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Mode of transportation affects how we feel, study finds

Date:
May 29, 2014
Source:
Clemson University
Summary:
People are in the best mood while they are bicycling compared to any other mode of transportation, a new study has found. Researchers investigated how emotions like happiness, pain, stress, sadness and fatigue vary during travel and by travel mode. After bicyclists, the next happiest are car passengers and then car drivers. Bus and train riders experience the most negative emotions, though a small part of this can be attributed to the fact that mass transit is disproportionately used for commuting to and from work, according to the researchers.

What mode of transportation makes you happiest?

Clemson researchers investigated how emotions like happiness, pain, stress, sadness and fatigue vary during travel and by travel mode in a new study published in the journal Transportation.

Utilizing data from the American Time Use Survey, collected by the Bureau of Labor Statistics, the researchers were able to determine the average mood felt by people during different types of travel.

"We found that people are in the best mood while they are bicycling compared to any other mode of transportation," said Eric Morris, lead author on the study and assistant professor in Clemson's planning, development and preservation department.

Morris said that bicyclists tend to be a self-selected group who are very enthusiastic about their mode of transportation.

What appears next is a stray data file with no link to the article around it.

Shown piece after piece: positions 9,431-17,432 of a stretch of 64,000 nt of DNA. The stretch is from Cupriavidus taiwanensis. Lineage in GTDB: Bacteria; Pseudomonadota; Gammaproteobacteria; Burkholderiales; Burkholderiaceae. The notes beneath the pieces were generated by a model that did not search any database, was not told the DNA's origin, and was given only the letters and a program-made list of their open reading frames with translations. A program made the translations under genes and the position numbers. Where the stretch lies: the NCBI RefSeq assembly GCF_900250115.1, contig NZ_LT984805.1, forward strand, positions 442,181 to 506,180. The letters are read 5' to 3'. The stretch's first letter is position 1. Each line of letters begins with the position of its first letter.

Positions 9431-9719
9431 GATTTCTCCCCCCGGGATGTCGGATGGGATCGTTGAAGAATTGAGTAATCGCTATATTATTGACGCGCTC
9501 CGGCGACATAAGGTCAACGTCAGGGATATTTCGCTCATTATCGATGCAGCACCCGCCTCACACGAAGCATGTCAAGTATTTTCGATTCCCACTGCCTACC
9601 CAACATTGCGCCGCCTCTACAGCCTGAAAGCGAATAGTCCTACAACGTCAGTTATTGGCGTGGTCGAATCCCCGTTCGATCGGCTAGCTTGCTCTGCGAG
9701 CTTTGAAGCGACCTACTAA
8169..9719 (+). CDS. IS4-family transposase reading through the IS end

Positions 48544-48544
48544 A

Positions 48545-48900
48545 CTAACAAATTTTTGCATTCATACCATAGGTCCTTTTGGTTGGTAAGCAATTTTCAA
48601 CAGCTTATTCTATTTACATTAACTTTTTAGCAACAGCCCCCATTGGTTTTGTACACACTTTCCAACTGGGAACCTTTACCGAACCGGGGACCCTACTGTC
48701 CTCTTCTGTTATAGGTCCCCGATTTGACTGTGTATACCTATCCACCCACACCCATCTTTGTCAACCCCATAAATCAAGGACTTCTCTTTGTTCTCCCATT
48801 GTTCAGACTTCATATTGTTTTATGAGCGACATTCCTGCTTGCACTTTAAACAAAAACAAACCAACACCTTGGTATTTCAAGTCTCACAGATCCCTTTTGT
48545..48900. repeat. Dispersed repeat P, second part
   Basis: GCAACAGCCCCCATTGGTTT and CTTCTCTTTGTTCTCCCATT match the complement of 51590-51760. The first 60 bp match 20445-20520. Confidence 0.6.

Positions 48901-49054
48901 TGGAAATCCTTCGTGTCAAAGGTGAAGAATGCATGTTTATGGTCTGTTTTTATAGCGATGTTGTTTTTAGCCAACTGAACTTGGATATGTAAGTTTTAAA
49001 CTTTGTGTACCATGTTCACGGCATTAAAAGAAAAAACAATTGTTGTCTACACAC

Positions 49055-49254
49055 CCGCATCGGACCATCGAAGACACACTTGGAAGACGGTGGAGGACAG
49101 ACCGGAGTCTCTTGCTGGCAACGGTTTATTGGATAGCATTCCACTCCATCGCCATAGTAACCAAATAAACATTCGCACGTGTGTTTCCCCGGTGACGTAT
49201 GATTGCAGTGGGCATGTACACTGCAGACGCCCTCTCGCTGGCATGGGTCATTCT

"Bicyclists are generally younger and physically healthy, which are traits that happier people usually possess," he said.

Next happiest are car passengers and then car drivers. Bus and train riders experience the most negative emotions, though a small part of this can be attributed to the fact that mass transit is disproportionately used for commuting to and from work, according to the researchers.

Their findings suggest that bicycle use may have benefits beyond the typically cited health and transportation ones, and that improving transit riders' emotional experience may be as important as improving traditional service features, such as headways and travel speeds.

"Understanding the relationship between how we travel and how we feel offers insight into ways of improving existing transportation services, prioritizing investments and theorizing and modeling the costs and benefits of travel," said Morris.


Story Source:

The above story is based on materials provided by Clemson University. Note: Materials may be edited for content and length.


Journal Reference:

  1. Eric A. Morris, Erick Guerra. Mood and mode: does how we travel affect how we feel? Transportation, 2014; DOI: 10.1007/s11116-014-9521-x

Cite This Page:

Clemson University. "Mode of transportation affects how we feel, study finds." ScienceDaily. ScienceDaily, 29 May 2014. <www.sciencedaily.com/releases/2014/05/140529142358.htm>.
Clemson University. (2014, May 29). Mode of transportation affects how we feel, study finds. ScienceDaily. Retrieved October 20, 2014 from www.sciencedaily.com/releases/2014/05/140529142358.htm
Clemson University. "Mode of transportation affects how we feel, study finds." ScienceDaily. www.sciencedaily.com/releases/2014/05/140529142358.htm (accessed October 20, 2014).

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